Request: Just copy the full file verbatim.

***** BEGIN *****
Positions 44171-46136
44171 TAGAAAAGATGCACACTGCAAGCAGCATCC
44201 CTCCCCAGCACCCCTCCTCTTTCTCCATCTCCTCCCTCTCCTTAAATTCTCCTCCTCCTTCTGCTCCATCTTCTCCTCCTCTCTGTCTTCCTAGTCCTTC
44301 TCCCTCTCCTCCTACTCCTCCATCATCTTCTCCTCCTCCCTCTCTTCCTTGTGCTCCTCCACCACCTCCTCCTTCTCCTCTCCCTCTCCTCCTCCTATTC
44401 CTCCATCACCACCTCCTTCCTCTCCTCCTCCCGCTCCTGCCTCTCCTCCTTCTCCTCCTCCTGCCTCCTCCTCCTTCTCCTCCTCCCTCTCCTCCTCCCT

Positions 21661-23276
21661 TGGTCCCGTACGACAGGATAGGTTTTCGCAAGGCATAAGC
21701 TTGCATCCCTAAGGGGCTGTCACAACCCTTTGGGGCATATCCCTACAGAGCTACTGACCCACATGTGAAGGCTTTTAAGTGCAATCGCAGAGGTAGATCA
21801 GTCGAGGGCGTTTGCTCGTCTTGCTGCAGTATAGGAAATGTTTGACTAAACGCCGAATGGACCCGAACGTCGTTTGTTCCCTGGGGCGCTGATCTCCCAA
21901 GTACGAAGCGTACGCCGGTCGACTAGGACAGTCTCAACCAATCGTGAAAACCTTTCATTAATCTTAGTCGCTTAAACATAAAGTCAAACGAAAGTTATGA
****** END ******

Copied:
Positions 44171-46136
44171 TAGAAAAGATGCACACTGCAAGCAGCATCC
44201 CTCCCCAGCACCCCTCCTCTTTCTCCATCTCCTCCCTCTCCTTAAATTCTCCTCCTCCTTCTGCTCCATCTTCTCCTCCTCTCTGTCTTCCTAGTCCTTC
44301 TCCCTCTCCTCCTACTCCTCCATCATCTTCTCCTCCTCCCTCTCTTCCTTGTGCTCCTCCACCACCTCCTCCTTCTCCTCTCCCTCTCCTCCTCCTATTC
44401 CTCCATCACCACCTCCTTCCTCTCCTCCTCCCGCTCCTGCCTCTCCTCCTTCTCCTCCTCCTGCCTCCTCCTCCTTCTCCTCCTCCCTCTCCTCCTCCCT

Positions 21661-23276
21661 TGGTCCCGTACGACAGGATAGGTTTTCGCAAGGCATAAGC
21701 TTGCATCCCTAAGGGGCTGTCACAACCCTTTGGGGCATATCCCTACAGAGCTACTGACCCACATGTGAAGGCTTTTAAGTGCAATCGCAGAGGTAGATCA
21801 GTCGAGGGCGTTTGCTCGTCTTGCTGCAGTATAGGAAATGTTTGACTAAACGCCGAATGGACCCGAACGTCGTTTGTTCCCTGGGGCGCTGATCTCCCAA
21901 GTACGAAGCGTACGCCGGTCGACTAGGACAGTCTCAACCAATCGTGAAAACCTTTCATTAATCTTAGTCGCTTAAACATAAAGTCAAACGAAAGTTATGA